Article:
Ancient Monuments

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Long barrow north of Skelmore Heads, 300m north east of Woodside Farm

A Scheduled Monument in Pennington, Cumbria

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Latitude: 54.1693 / 54°10'9"N

Longitude: -3.1131 / 3°6'47"W

OS Eastings: 327426.747289

OS Northings: 475401.599859

OS Grid: SD274754

Mapcode National: GBR 6NP7.T6

Mapcode Global: WH72C.4GTM

Entry Name: Long barrow north of Skelmore Heads, 300m NE of Woodside Farm

Scheduled Date: 22 July 1964

Last Amended: 18 March 1996

Source: Historic England

Source ID: 1013962

English Heritage Legacy ID: 27689

County: Cumbria

Civil Parish: Pennington

Traditional County: Lancashire

Lieutenancy Area (Ceremonial County): Cumbria

Church of England Parish: Urswick St Mary Virgin and St Michael

Church of England Diocese: Carlisle


The monument includes a long barrow located on a slight terrace on the
hillslope north of a low flat-topped hill known locally as Skelmore Heads. It
is aligned east-west and includes a partly mutilated mound of earth and stones
with maximum dimensions of 22m long by 13m wide. Towards its eastern end it
measures up to 1.3m high but the barrow tapers down towards the western end
where it measures approximately 0.5m high. There are two upright stones
located within the barrow towards its eastern end; these protrude
approximately 0.5m amd 0.3m high above the surface of the monument. Limited
excavation undertaken in 1957 revealed that there had been some unrecorded
disturbance between the two stone uprights. This disturbance may correspond to
digging which took place c.1930 when finds of bone and pottery were made.
During the 1957 excavation, the stumps of a further two stone uprights were
located towards the western end of the barrow. These uprights are in alignment
with the two larger upright stones towards the eastern end of the barrow and
are regarded by the excavator as an important element in the ritual laying out
of the monument.
A drystone wall on the monument's northern side is excluded from the
scheduling but the ground beneath it is included.

The site of the monument is shown on the attached map extract.

Source: Historic England

Reasons for Scheduling

Long barrows were constructed as earthen or drystone mounds with flanking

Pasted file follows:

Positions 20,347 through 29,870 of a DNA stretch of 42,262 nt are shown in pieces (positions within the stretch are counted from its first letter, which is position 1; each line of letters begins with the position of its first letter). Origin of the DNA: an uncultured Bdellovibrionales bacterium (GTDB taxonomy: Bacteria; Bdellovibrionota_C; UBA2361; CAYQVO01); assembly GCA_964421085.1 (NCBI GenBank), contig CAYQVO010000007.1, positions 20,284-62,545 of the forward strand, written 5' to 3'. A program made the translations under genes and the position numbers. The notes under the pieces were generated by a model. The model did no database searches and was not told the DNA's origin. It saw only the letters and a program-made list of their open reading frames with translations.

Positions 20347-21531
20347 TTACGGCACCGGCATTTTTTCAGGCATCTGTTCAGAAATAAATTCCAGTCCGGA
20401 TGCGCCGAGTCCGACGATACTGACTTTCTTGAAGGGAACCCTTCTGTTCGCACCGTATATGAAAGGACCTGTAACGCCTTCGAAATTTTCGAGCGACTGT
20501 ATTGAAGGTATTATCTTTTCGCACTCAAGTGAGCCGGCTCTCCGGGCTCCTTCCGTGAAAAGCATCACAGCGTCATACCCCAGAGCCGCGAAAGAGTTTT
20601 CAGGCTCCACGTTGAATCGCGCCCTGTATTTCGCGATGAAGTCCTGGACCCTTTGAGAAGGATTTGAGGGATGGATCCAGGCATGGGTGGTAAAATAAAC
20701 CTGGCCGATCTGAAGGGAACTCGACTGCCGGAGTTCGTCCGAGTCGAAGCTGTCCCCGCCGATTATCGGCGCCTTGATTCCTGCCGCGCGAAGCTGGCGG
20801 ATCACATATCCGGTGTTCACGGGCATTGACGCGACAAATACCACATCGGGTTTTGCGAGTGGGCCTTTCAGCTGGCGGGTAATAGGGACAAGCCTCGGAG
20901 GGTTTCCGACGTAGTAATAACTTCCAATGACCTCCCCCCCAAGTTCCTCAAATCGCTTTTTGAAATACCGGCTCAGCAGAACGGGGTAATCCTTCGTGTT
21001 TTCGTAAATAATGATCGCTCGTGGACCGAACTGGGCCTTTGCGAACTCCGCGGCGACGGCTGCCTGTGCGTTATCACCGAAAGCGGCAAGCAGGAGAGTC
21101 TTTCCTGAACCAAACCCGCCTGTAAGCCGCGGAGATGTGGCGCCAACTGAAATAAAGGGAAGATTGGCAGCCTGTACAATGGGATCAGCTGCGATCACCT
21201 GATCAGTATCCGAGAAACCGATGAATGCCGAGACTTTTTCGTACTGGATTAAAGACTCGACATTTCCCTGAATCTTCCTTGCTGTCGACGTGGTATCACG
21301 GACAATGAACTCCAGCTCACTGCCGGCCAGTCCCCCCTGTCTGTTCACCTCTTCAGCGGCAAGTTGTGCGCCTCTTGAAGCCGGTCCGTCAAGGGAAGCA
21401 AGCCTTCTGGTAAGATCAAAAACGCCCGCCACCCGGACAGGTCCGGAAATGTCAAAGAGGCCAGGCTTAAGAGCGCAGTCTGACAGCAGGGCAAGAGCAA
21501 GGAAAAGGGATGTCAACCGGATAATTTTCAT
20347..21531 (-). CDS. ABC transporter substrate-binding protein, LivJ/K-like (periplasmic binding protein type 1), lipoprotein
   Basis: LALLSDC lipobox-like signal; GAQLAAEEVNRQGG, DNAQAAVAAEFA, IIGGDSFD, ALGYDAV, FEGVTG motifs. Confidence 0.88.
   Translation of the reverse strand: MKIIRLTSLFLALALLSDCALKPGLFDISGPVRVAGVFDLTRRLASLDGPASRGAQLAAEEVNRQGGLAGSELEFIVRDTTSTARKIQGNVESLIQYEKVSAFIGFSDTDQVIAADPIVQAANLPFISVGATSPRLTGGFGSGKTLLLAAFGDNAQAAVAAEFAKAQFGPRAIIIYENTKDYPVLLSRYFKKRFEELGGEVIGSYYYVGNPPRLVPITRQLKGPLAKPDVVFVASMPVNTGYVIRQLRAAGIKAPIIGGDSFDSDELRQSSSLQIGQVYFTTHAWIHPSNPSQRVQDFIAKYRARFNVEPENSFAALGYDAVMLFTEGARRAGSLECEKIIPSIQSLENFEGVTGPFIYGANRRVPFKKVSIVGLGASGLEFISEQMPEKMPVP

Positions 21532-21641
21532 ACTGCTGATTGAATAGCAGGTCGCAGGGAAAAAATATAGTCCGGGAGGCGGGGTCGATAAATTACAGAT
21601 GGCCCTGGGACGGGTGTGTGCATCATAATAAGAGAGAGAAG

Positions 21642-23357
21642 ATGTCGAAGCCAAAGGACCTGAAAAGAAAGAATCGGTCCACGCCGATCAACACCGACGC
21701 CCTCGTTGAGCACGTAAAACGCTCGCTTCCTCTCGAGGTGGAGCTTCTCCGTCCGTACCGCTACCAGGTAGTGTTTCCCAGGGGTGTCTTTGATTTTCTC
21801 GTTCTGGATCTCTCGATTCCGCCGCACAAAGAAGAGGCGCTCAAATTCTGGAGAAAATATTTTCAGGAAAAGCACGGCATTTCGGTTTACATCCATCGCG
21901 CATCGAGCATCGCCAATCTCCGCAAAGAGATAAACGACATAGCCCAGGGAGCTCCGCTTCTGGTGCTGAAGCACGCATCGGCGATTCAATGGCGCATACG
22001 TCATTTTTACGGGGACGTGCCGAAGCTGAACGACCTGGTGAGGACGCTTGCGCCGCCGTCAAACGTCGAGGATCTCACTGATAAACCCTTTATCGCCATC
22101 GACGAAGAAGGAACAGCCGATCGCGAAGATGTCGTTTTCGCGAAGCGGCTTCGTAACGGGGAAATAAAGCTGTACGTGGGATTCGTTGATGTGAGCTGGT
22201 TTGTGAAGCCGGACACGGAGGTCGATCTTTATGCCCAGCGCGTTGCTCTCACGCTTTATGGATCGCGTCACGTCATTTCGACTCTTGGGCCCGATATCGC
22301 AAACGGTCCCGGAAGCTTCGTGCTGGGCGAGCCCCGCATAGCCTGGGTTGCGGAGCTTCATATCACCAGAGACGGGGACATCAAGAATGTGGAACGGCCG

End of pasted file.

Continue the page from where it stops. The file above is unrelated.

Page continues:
ditches and acted as funerary monuments during the Early and Middle Neolithic
periods (3400-2400 BC). They represent the burial places of Britain's early
farming communities and, as such, are amongst the oldest field monuments
surviving visibly in the present landscape. Where investigated, long barrows
appear to have been used for communal burial, often with only parts of the
human remains having been selected for interment. Certain sites provide
evidence for several phases of funerary monument preceding the barrow and,
consequently, it is probable that long barrows acted as important ritual sites
for local communities over a considerable period of time. Some 500 examples of
long barrows and long cairns, their counterparts in the uplands, are recorded
nationally. As one of the few types of Neolithic structure to survive as
earthworks, and due to their comparative rarity, their considerable age and
their longevity as a monument type, all long barrows are considered to be
nationally important.

Despite some disturbance by a combination of unrecorded digging and limited
excavation, the long barrow north of Skelmore Heads survives reasonably well.
Bone and pottery is known to have been found here and further evidence of
interments and grave goods will exist within the barrow and upon the old
landsurface beneath. Additionally the barrow is an unusual example of this
class of monument in that it is both unusually small, and it appears to have
been constructed around a spinal row of standing stones.

Source: Historic England


Books and journals
Kenyon, D, The Origins of Lancashire, (1991), 29-32
Powell, T G E, 'Trans Cumb and West Antiq and Arch Soc. New Ser.' in Excavations At Skelmore Heads Near Ulverston 1957 And 1959, , Vol. LXIII, (1963), 1-30
Powell, T G E, 'Trans Cumb and West Antiq and Arch Soc. New Ser.' in The Tumulus At Skelmore Heads Near Ulverston, , Vol. LXXII, (1972), 53-6

Source: Historic England

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